BMW tests a wind tunnel against a hairdo

Interesting | October 29th, 2009 by 7

The new BMW wind tunnel in the north of Munich: a place that can even surprise the much-travelled Sylvie van der Vaart. She sits in …

The new BMW wind tunnel in the north of Munich: a place that can even surprise the much-travelled Sylvie van der Vaart.

She sits in a 1987 open-top BMW 3 Series Convertible, authentically dressed in an eighties-style Bordeaux-coloured dress, her hair down and put into perfect shape by a hair specialist. She is slightly nervous before the “test drive”: “I’m a little on edge because I’m not sure exactly what’s going to happen with all this wind.

But BMW has assured me that it’s all safe.” The huge rotor of the wind tunnel slowly starts to turn, from the control centre you can see a gentle breath of air slowly but surely developing into a stiff breeze at 60 km/h. After this windy test drive, the result is clear: the hairstylist on the set is not too happy since the only thing the tousled mane of model and TV presenter Sylvie van der Vaart would be good for is an eighties music video.

BMW tests a wind tunnel against a hairdo

The outfit and hair are restyled and we shoot forward into the year 2009: a current 3 Series Convertible now gleams in the light of the wind tunnel. Sylvie van der Vaart appears with a business look – an elegant beige-coloured trouser suit. She smiles into the camera and waxes lyrical about open-top driving in Madrid, where she lives. “Open-top motoring is just the thing for me!” says the 31-year-old. Waiting at the wheel in the wind tunnel, she once again waits in suspense for the next test run as the huge rotors start to move. The improved aerodynamics of the vehicle with reduced air turbulence in the interior is clearly visible to all those on the set. The long, straight hairstyle hardly moves a millimetre. Sylvie van der Vaart smiles as she steps out of the car: “What a difference from the older model! I couldn’t feel the wind at all – I even had to check to see if they’d even turned it on.”

Shortly after the shoot in Munich, van de Vaart was diagnosed with cancer at an early stage and successfully treated. She quickly started working again – both in the photo studio and on television. “Discipline is very important in my line of work,” she says. She quickly got used to wearing a wig, too – and continues to drive open top.

The hairdo experiment illustrates 22 years of progress in automobile development. Facilities such as the new Aerodynamic Test Centre enable engineers of the BMW Group to improve aerodynamics at an early stage of the development process so as to make a contribution to increasingly efficient vehicles. In addition to lightweight construction and drivetrain, aerodynamics has a key role to play in automobiles of the future.

Sophisticated aerodynamics is one of the key variables in the BMW Groups EfficientDynamics approach. BMW is a forerunner within the entire automotive industry in terms of the reduction of CO2 emissions. In the EU, the BMW Group’s new car fleet of 2008 has an average CO2 emission level of 156 grams per kilometre – well below that of other premium manufacturers.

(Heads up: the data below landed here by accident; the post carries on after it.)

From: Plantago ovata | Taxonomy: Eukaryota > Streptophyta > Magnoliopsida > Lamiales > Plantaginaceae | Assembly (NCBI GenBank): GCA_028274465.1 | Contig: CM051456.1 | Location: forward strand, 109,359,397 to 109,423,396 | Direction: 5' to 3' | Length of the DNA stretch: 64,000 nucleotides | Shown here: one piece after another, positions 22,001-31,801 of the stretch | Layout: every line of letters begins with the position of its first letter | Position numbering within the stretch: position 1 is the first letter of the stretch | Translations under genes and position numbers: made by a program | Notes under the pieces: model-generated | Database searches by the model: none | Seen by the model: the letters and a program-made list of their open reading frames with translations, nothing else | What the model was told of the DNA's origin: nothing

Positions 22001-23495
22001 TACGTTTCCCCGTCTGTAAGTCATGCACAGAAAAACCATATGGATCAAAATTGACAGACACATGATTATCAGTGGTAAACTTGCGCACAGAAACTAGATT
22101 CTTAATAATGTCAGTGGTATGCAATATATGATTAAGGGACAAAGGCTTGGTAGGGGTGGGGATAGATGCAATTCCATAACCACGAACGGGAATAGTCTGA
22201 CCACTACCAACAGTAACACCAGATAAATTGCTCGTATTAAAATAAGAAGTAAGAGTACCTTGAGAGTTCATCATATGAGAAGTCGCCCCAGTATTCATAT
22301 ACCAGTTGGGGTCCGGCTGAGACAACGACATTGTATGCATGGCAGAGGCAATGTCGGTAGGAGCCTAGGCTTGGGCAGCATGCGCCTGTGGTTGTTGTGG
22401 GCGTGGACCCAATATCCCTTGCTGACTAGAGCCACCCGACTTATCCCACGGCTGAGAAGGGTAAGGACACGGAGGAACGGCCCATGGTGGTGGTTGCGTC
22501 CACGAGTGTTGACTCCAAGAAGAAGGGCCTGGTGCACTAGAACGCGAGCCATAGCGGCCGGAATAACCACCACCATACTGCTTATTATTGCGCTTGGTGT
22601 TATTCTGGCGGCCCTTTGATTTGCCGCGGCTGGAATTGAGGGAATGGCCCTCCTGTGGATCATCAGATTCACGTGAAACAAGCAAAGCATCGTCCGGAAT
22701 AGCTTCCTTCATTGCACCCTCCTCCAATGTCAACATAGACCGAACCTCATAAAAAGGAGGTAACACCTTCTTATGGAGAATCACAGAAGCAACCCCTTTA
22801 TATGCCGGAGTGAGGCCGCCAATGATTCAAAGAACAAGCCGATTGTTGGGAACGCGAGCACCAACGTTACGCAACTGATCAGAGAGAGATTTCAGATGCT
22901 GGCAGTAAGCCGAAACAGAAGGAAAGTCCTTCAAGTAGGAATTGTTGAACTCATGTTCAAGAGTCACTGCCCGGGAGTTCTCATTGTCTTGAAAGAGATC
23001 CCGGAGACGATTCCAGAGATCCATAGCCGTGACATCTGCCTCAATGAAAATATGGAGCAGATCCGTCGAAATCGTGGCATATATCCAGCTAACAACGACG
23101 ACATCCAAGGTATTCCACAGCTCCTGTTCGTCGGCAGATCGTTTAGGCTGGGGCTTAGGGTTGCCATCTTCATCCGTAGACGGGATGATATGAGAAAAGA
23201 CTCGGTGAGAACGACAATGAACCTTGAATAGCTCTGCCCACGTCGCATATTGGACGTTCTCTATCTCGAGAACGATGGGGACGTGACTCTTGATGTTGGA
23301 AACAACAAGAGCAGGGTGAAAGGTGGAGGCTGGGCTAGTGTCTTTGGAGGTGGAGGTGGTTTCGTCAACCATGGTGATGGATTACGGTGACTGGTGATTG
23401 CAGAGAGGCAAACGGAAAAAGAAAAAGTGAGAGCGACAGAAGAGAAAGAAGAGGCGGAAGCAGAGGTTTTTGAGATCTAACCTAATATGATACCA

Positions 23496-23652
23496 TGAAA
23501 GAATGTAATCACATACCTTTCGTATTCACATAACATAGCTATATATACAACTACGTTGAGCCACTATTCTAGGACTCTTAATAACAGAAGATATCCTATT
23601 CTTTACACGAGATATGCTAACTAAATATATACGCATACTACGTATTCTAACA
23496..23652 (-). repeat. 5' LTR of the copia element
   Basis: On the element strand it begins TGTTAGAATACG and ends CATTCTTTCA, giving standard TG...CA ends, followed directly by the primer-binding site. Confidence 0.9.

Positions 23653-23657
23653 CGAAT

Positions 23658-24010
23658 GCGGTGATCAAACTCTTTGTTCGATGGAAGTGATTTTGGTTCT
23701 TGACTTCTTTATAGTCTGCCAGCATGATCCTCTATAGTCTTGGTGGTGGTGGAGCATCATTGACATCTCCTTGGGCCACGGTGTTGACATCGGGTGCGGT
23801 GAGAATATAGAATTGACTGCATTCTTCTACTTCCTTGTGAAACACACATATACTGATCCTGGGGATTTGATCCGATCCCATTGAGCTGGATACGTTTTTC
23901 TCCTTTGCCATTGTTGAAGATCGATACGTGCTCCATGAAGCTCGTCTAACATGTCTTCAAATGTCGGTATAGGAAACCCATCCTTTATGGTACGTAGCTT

[Source: BMW ]

  • Doug

    This is soooo weird! All this production activity and it’s all about the model and the shoot.

    They really should have had some sanity checks like string/ribbons conveying the wind power outside the car, to compare to her sensuous hair tossing inside the cockpit. Or she could have leaned out the window to show where the boundary was and just how strong the wind was in hair-mussing.

    Otherwise, there were no signs that this was anything more than a gentle breeze (aside from that incomprehensible metric system nonsense). There were no other effects of highway-speed wind on the photographers or anything near the car. Can the wind tunnel localize the airflow that much?

  • Doug

    “I’m really excited because I don’t know what’s going to happen…!” LOL

  • Victor

    It”s not Sylvie van der Vaart but Sylvie Meis, she married to the dutch soccer player Rafael van der Vaart (of Real Madrid). Both are big celebrities in Holland ;)

  • http://n/a JoeDoe

    @ Doug: Have you been in a wind tunnel? I have – the wind beam is focused so well that even sheets of paper won’t lift or move outside of the ‘active area’. I experienced this myself at speeds well over 62 mp/h (100 km/h), standing next to the car but outside the stream.

  • Doug

    Nope, never been in one. I’m trying to find some decent pictures of theirs to understand how they could accomplish this, but supermodel hair has dominated the google results.

    I can see you creating a directed stream of air, but it’s going to quickly break up as it interacts with the with the still air. The only good way to maintain “laminar” flow is to move the air in the entire room such that the wind is gradually more intense as you approach the center. The room would have to be sort of bell-shaped, along the lines of the bernoulli principle. Does this make sense? Or is this what they’ve done?

  • http://n/a JoeDoe

    The room is rectangular. And it is true that there is some turbulence on the boundary between the still air and the stream, and the stream gets wider towards the end – the opening where the wind leaves the tunnel is larger than the entrance. And although I’m no aerodynamics expert, I would think that the stream wouldn’t break up totally, because only the edge of the stream interacts with the still air. Plus, all air that gets added needs to go to the only exit eventually, it is as much ‘sucking’ as the entrance is ‘blowing’ because it is a closed loop system.

  • Doug

    Ohh…. is there a fan at the rear? Or is it ducted back to the front fan for the suckage?